Ten years ago this week, the Massachusetts 
 Supreme Judicial Court ruled in Goodridge versus Department of Public Health, effectively setting off a marriage revolution that today appears to have reached some sort of tipping point even as the effort continues state by state. In light of that, it’s worth recalling that at the time, both the case and the decision were viewed as living somewhere between reckless and brave.

We have since seen several groups of plaintiff couples in subsequent cases, including the pair represented in the much-publicized U.S. Supreme Court case that reinstated marriage equality in California. In the companion case the court selected that challenged the Defense of Marriage Act or DOMA, which denied legally married same-sex couples access to federal protections and benefits, the plaintiff was an 83-year-old New York city widow. Edie Windsor became a rock star, complete with a flattering New Yorker profile and invitations to speak all over the country.

But that very first group of Goodridge plaintiffs were pioneers and rightfully nervous about what the public profile would mean for them and their families. Mary Bonauto, the lead attorney in Goodridge and seen by many as the architect of the marriage legal movement, including the successful approach to topple DOMA, encountered significant opposition even within progressive circles. It was too soon. It was too radical. It would set marriage back for decades.

Of course there was backlash. The term “activist judges” became a right-wing mantra in the aftermath of the five-to-four Goodridge decision written by then Chief Justice Margaret Marshall, a longtime West Tisbury homeowner with her late husband, Anthony Lewis. In Massachusetts, there was a two-year legislative fight to keep marriage off the ballot. And in 2004, Karl Rove famously ensured that constitutional ballot measures banning marriage equality would appear in 11 states to drive the conservative vote for George W. Bush.

One step forward, two steps back was how it felt. The California Supreme Court granted marriage equality, but it was stripped away in the Proposition 8 fight in 2008. The Maine legislature gave its approval and, again, a November referendum took it back in 2009. Iowa’s high court unanimously moved forward in 2009, but the right wing targeted three justices up for retention, dumping hundreds of thousands of dollars in what had traditionally been a sleepy electoral process. All three were tossed out.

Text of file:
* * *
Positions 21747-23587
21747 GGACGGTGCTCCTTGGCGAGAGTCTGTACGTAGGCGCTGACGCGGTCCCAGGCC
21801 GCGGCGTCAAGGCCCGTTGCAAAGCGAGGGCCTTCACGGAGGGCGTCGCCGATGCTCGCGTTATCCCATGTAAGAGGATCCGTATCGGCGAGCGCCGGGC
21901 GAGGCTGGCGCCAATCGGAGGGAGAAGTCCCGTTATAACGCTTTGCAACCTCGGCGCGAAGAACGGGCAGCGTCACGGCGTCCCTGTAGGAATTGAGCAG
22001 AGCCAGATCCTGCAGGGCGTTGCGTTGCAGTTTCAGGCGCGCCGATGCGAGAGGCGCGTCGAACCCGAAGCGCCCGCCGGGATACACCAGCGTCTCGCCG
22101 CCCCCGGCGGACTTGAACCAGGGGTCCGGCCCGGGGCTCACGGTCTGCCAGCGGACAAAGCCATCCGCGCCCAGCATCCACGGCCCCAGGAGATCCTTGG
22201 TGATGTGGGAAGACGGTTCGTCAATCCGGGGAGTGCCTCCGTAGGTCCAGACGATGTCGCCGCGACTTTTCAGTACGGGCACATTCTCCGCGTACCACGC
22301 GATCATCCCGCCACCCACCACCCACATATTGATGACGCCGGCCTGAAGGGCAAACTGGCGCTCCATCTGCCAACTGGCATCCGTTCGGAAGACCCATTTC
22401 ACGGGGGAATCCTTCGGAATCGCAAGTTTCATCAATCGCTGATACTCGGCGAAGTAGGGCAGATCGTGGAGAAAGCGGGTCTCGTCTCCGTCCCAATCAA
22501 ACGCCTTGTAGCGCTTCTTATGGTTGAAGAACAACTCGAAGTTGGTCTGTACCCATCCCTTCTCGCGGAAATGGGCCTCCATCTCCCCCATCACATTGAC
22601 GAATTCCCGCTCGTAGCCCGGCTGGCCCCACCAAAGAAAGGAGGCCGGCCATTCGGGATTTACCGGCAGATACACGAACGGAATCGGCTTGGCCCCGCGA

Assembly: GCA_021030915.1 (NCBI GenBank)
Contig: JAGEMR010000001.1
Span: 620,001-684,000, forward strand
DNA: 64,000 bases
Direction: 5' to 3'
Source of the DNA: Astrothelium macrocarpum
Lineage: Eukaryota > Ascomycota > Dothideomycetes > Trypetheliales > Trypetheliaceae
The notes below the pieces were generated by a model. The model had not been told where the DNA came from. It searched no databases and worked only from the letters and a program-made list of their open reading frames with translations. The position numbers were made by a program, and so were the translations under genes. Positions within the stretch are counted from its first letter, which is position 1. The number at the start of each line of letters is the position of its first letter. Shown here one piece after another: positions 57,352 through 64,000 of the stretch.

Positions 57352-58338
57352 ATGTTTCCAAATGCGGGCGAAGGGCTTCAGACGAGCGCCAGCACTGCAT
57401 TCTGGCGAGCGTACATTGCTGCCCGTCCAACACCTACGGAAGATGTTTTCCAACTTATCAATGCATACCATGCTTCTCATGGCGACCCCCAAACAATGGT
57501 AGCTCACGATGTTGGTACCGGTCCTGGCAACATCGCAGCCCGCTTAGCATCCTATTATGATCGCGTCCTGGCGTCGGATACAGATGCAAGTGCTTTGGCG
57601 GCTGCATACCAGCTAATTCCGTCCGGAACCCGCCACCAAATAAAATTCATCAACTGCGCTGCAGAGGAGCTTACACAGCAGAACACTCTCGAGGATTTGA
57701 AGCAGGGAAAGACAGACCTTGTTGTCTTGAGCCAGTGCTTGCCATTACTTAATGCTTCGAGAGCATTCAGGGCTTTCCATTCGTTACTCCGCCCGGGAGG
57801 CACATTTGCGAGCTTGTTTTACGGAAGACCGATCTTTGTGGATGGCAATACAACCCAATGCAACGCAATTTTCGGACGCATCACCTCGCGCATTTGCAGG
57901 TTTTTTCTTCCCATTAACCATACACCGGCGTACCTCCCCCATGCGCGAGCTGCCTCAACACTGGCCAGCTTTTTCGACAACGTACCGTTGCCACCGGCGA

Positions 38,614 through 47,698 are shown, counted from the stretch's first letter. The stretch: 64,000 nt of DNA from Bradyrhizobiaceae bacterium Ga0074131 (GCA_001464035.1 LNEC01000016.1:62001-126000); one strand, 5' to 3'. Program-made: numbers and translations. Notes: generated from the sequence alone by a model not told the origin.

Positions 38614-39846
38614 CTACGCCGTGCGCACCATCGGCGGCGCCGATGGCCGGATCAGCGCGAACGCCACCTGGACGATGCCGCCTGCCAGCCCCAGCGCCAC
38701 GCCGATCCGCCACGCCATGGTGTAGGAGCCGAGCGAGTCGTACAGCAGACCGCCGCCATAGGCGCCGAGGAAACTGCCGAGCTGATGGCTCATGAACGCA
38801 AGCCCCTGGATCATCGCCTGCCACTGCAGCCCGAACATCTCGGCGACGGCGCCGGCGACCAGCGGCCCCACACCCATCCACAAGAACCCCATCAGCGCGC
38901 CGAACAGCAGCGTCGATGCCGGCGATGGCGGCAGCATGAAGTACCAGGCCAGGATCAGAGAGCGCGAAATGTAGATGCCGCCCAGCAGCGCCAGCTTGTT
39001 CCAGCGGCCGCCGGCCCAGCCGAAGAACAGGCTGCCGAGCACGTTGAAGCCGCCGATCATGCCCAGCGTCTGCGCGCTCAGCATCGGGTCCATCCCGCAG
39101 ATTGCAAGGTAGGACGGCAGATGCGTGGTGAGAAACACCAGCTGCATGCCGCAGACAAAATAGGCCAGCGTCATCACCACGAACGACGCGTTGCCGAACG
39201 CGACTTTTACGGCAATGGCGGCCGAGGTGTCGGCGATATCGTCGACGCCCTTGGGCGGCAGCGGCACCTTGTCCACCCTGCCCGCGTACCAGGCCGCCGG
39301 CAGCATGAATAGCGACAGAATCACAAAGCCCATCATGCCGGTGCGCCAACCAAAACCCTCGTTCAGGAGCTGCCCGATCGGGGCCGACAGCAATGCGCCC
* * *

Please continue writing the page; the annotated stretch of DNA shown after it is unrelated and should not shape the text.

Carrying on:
When marriage came to Massachusetts on May 17, 2004, safety was a serious concern. It began with an exuberant Mayor Tom Menino meeting the Boston plaintiff couples at city hall to collect their marriage licenses. The group then had to cross city hall plaza to the probate court to receive exemptions to the normal three-day waiting period. It was a highly executed police drill, complete with sharpshooters on the rooftops, plain clothes police mixed in the crowd and scores of uniforms surrounding the plaintiffs and lawyers. The crush of people, cameras, placards and shouting was exhilarating and somewhat terrifying all at once. In short, it was history.

Today, 16 states and the District of Columbia allow same-sex couples to marry with several others poised to join. And Margaret Marshall’s decision has become a favorite reading at both gay and straight weddings. It is one of the most eloquent tributes to marriage and why government cannot deny that fundamental right to gay and lesbian couples. The chief justice wrote in part:

“Civil marriage is at once a deeply personal commitment to another human being and a highly public celebration of the ideals of mutuality, companionship, intimacy, fidelity and family . . . Because it fulfills yearnings for security, safe haven and connection that express our common humanity, civil marriage is an esteemed institution, and the decision whether and whom to marry is among life’s momentous acts of self-definition.”

Being first isn’t easy, but it is a badge of honor. That marriage equality began here, and that the powerful and wise decision that would guide other justices and legislators across the country was penned by Margaret Marshall is a proud measure of our history as revolutionaries and civil libertarians. It had to start somewhere, and like so many others, I am grateful it started here.

Mary Breslauer of Chilmark led the communications effort behind the 
Goodridge case.